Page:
Paul Ebersole was nearing his twenty-second birthday when President Roosevelt signed the Selective Training and Service Act on September 16, 1940. A member of Dohner Mennonite Church in Lebanon, Pennsylvania, then part of Lancaster Conference, he had been taught that the New Testament forbade Christians from fighting. When he was part of the first group called to military service, he registered as a Conscientious Objector and reported to the Civilian Public Service (CPS) camp at Grottoes, Virginia—the first Mennonite CPS camp.
His work there, deemed to be “of national importance,” included soil conservation and fire fighting as well as farm and manufacturing work. Ebersole recalled a time when he led a crew hired to pick apples in an orchard, along with some additional hired help. It started to rain, and his CPS crew wanted to stop, but he required that they continue working, saying, “for conscience’ sake, we should work longer than these other folks, even if we are not receiving any pay for our work.”
He later reflected, “The money I could have earned in my four and one-half years of CPS could not repay all the benefits I received in developing stronger convictions and in finding the Lord very precious and a ready help in time of need.”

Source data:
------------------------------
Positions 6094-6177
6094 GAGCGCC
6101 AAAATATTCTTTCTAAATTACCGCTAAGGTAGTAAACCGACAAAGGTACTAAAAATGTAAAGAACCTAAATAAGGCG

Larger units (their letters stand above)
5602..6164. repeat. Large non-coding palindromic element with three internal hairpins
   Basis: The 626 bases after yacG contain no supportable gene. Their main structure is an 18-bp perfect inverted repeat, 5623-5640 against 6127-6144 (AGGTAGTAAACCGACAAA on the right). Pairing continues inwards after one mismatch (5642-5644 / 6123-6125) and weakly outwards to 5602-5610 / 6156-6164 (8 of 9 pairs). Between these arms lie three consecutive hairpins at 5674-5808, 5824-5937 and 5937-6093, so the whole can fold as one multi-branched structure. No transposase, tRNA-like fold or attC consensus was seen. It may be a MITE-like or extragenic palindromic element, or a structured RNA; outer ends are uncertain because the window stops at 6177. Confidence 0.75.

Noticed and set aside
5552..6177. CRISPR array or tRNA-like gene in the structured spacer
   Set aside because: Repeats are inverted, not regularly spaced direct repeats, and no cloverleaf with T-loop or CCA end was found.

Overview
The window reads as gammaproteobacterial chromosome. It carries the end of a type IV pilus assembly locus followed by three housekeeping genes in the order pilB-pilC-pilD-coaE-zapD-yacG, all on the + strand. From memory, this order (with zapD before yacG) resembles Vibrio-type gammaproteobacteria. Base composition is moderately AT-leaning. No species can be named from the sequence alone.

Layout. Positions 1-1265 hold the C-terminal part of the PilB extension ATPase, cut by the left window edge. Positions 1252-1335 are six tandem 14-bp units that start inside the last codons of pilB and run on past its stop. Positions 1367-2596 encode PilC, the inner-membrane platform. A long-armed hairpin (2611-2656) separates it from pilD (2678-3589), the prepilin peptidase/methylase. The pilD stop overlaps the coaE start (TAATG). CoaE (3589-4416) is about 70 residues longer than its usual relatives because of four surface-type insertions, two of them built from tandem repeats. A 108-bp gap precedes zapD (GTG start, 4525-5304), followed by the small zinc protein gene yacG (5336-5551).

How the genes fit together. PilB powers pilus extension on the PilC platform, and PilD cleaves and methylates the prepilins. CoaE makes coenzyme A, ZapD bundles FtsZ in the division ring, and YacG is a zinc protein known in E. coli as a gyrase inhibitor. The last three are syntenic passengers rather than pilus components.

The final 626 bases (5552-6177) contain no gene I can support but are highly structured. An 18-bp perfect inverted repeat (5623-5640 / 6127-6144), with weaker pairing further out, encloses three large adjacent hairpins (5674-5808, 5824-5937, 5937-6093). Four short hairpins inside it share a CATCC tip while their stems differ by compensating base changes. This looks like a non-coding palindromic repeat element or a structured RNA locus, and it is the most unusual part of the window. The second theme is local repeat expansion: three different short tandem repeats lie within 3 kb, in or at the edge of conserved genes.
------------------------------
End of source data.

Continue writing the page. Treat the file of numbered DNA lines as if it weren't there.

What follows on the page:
Hear more stories from conscientious objectors during World War II on May 5, when critically acclaimed drama troupe Theatre of the Beat will present “Yellow Bellies” at Lancaster Mennonite School’s High Auditorium. The show begins at 6:30 pm. Admission is by donation.
Yellow Bellies is a historical drama that highlights the experiences of and public response to Mennonite conscientious objectors during WWII. This episodic tale takes audiences across Canada, featuring verbatim interviews, fictionalized scenes, and live music from an often overlooked chapter of Canadian history.
Following the performance, Steve Nolt, Senior Fellow at the Young Center for Anabaptist and Pietist Studies at Elizabethtown College, will give a short presentation relating the Canadian experience presented in the show to that of American Mennonites during the Second World War.
This performance is part of “Following Jesus, Living Out Peace,” a series of events promoting past and contemporary peacemaking as an aspect of living as disciples of Jesus. The series is a partnership between the Lancaster Mennonite Historical Society, Atlantic Coast Conference, Eastern Mennonite Missions, Lancaster Mennonite School, Landis Communities, and Mennonite Central Committee.